Last year, on the entry The Land of the Eternal Spring, I talked about the “undocumented alien” in our garden, the Flor de Pascua (poinsettias) which were not planted or maintained, yet it gave us those wonderful red flowers from October through March. Since then, we moved to another house in San Pedro Las Huertas, one of the neighborhoods of La Antigua Guatemala, which is next to a coffee plantation with lots of trees and birds (partners in crime). Well, I am happy to report yet another “undocumented alien” in our new garden by the name of Chicalote (Prickly Poppy or Argemone Mexicana), a sort desert weed (that’s right I said desert, remember La Antigua is located in a tropical country). Two days ago I presented you the chicalote’s flower in the entry Flora and Fauna working together. One thing many visitors to La Antigua Guatemala notice right away is the incredible number of exotic flowers and plants, many of which grow in the wild.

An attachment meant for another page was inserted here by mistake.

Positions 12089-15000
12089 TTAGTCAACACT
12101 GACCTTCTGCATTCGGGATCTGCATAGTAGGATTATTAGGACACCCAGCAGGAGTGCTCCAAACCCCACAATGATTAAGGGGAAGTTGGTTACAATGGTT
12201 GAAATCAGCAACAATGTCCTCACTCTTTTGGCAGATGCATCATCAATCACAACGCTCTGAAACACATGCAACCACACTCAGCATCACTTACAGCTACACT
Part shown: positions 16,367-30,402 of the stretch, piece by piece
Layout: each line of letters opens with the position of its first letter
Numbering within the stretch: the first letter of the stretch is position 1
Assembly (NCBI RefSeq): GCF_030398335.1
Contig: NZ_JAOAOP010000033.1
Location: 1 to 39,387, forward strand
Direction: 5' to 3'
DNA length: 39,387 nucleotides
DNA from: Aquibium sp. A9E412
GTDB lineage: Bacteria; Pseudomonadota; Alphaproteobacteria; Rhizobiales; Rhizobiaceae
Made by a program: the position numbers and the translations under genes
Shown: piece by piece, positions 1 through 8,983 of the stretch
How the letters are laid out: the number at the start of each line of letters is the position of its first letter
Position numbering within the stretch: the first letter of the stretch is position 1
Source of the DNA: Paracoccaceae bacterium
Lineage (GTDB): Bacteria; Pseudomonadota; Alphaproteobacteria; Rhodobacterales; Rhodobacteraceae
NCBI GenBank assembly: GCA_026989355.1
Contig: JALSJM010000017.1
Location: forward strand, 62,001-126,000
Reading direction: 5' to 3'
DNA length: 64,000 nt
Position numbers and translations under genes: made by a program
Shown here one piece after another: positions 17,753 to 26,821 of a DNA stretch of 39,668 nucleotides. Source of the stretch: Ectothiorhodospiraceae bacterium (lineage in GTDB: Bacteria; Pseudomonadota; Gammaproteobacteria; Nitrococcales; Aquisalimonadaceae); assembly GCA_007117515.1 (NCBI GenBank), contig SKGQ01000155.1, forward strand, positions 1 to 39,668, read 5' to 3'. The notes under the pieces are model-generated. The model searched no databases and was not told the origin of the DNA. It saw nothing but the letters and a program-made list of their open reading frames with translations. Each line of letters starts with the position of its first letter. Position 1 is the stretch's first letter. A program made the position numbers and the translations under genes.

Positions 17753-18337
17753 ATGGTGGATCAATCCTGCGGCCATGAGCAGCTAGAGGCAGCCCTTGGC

Thanks to the instructions and education I received from our gardener, I learned this plant is medicinal and quick search in Google throw the following”
This plant (ed. Chicalote/Prickly Poppy) was sacred to Tlaloc, the Aztec god of rain and water (ed. Chac Mol for the Maya), and water related diseases such as rheumatism and palsy were treated with this herb to appease him. (—Ancient Aztec Herbal Remedies)
Clearly, there is much more to this apparently rough and simple weed than meets the eye. (—)
Come back tomorrow to see the Chicalote’s seed cocoon and flower in context, along with one of the most edible weeds and herbs in Guatemala.
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